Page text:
No underlying Greek text for the KJV was published until the nineteenth century, but in 1825 Oxford Press published such a Greek text containing all the words that underlie the English of our Authorized Version. However, it was the editions published by F. H. A. Scrivener (1894, 1902) which served to entrench this “underlying Greek text”, but which in toto corresponds neither strictly to Beza, Stephanus, or the Polyglot. Scrivener’s 1894 edition is the one currently reprinted by the Trinitarian Bible Society.
In particular, Scrivener found 87 places where the KJV agrees with Beza against Stephanus; and then 23 places where KJV follows either the Complutensian Polyglot or Erasmus against both Beza and Stephanus. Of interest is one place where the 1769 revision of the KJV wrongly italicised a word, as though it corresponded to nothing in the Greek, when in fact it did: the word “through” in 2 Peter 3:18.
Why did the KJV project include the Apocrypha, especially when Art.VI of the 39 Articles states, “And the other books [of the Apocrypha] the Church doth read for example of life and instruction of manners; but yet doth it not apply them to establish any doctrine…?”
Miles Coverdale had led the way in his Bible of 1535 in rejecting these books as “not…of like reputation with the other scripture”. However, the acceptance to some degree of the Apocrypha was part of the divide between Anglican and Puritan: copies of the Geneva Bible of 1599 edition dropped these books altogether, likewise the 1640 Amsterdam edition of Geneva deliberately omitted them. The Puritans rejected these books outright, a view enshrined in the Westminster Confession (1647), ch.I.iii:
“The books commonly called the Apocrypha, not being of Divine inspiration, are no part of the canon of the Scripture, and therefore are of no authority in the Church of God, nor to be otherwise approved, or made use of, than other human writings.”
Anglican views were rather different: even the Calvinist Archbishop Abbot in 1615 forbad any printer to issue a Bible without an Apocrypha, while lessons from certain Apocryphal books found their way into the 1662 Prayer Book. Suffice it to observe that the traditional Anglican estimate in this regard has been more positive than the stricter Puritan view, even if Anglicanism does not appeal to the Apocryphal books to establish points of doctrine.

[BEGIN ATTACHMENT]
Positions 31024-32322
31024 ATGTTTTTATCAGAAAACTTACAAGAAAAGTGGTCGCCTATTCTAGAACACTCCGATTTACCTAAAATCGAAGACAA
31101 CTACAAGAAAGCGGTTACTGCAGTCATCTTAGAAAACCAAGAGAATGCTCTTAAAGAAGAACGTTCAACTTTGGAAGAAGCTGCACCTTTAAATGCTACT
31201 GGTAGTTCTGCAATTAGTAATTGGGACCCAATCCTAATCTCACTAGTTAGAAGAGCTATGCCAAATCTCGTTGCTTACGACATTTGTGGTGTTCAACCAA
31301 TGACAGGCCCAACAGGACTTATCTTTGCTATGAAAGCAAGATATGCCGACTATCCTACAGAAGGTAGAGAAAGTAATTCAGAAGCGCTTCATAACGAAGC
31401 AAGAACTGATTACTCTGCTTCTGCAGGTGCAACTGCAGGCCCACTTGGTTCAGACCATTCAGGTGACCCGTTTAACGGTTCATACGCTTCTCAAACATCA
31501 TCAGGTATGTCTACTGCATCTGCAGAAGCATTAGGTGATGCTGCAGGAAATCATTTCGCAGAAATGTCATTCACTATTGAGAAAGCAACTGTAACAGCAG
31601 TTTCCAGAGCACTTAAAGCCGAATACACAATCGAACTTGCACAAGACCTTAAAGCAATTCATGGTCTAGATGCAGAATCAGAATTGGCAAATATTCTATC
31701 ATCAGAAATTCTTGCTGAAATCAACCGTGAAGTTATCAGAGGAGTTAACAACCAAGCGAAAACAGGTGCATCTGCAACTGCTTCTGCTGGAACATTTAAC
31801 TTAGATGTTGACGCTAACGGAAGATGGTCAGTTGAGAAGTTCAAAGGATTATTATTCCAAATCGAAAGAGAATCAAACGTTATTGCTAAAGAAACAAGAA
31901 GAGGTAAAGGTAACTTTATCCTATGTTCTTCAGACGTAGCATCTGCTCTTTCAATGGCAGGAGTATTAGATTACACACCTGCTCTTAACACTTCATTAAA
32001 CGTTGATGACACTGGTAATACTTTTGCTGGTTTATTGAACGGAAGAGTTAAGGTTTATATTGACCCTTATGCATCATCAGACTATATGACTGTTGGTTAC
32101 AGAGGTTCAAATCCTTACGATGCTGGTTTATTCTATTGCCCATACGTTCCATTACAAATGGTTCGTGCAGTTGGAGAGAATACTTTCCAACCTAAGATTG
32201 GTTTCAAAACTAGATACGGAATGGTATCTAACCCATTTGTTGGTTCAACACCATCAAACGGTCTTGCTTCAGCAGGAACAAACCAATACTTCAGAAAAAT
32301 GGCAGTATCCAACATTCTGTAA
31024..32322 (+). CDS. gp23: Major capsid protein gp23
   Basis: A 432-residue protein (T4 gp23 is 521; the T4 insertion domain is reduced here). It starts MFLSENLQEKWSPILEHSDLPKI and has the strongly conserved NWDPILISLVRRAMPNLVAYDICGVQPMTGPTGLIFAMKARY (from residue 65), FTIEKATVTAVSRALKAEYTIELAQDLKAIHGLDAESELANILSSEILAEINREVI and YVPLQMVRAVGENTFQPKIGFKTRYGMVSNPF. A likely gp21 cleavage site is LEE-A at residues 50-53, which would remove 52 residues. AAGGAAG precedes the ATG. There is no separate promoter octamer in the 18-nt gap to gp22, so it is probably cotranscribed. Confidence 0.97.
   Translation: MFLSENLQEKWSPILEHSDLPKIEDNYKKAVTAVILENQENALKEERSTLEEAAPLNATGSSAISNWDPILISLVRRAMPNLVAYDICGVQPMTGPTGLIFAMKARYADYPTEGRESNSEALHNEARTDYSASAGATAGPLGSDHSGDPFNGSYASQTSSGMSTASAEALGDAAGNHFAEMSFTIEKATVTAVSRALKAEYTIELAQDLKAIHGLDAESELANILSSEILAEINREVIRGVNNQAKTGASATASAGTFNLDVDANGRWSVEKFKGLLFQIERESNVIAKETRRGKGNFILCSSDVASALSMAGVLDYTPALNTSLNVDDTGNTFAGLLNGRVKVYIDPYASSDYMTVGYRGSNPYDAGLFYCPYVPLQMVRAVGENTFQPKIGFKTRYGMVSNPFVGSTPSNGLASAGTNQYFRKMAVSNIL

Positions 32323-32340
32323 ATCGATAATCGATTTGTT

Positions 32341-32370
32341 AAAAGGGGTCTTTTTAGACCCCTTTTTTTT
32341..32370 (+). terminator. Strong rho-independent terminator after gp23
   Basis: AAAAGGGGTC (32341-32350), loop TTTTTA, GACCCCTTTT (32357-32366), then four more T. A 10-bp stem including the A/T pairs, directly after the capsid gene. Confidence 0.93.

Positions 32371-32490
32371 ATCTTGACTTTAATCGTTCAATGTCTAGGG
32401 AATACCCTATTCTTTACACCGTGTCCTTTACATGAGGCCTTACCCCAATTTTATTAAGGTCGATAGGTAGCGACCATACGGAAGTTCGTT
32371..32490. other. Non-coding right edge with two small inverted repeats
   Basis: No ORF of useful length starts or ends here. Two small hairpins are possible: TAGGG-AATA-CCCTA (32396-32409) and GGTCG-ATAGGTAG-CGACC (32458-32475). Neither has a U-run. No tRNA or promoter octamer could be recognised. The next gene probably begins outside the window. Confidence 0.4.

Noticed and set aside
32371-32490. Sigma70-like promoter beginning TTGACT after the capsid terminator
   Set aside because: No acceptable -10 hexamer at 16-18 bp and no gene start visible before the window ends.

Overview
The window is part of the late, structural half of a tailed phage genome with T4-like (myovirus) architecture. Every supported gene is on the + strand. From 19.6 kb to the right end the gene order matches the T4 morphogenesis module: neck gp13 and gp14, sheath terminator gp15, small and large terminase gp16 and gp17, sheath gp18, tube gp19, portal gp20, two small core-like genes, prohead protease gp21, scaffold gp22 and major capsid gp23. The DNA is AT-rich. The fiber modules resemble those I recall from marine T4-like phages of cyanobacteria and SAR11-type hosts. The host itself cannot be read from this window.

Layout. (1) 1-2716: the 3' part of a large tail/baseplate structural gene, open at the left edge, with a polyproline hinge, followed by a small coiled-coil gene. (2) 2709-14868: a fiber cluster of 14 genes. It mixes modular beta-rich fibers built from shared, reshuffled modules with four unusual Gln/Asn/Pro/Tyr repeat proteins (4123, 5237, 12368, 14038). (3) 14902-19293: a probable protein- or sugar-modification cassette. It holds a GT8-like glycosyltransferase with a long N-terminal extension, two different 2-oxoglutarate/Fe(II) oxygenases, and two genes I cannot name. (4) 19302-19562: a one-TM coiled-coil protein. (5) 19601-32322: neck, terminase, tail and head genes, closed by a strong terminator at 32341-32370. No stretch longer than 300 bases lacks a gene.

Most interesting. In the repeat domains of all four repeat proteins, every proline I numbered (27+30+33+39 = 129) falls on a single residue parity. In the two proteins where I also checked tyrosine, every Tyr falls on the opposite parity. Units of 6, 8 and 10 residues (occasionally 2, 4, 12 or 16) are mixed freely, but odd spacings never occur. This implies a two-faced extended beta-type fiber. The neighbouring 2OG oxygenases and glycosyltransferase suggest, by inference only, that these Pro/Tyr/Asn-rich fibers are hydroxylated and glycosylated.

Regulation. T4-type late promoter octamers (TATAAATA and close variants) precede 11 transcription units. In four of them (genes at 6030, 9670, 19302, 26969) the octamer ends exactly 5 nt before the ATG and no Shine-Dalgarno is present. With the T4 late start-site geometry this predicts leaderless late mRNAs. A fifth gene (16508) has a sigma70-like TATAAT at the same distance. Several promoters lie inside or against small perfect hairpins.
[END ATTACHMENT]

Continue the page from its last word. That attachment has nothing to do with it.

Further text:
Continued in Part II
J.D. Douglas (Ed.), The New International Dictionary of the Christian Church, Paternoster, 1974
Lancelot Andrewes (tr. Alexander Whyte), Lancelot Andrewes and His Private Devotions, repr. Baker, 1981
F.F. Bruce, The Books and the Parchments, 3rd Ed., Pickering & Inglis, 1963
Idem, History of the English Bible, 3rd Ed., Oxford, 1978
D. Daniell, The Bible in English, Yale University Press, 2003
J.P Lewis, The English Bible from KJV to NIV, Baker, 1982
A. Nicolson, Power and Glory: Jacobean England and the Making of the King James Bible, Harper, 2003
James White, The King James Only Controversy, Bethany House, 1995
W. Webster, The Old Testament Canon and the Apocrypha, Christian Resources, 2002
Go, write it on a tablet before them, and inscribe it on a scroll, that it may serve in time to come as a witness forever.(Isa.30:8)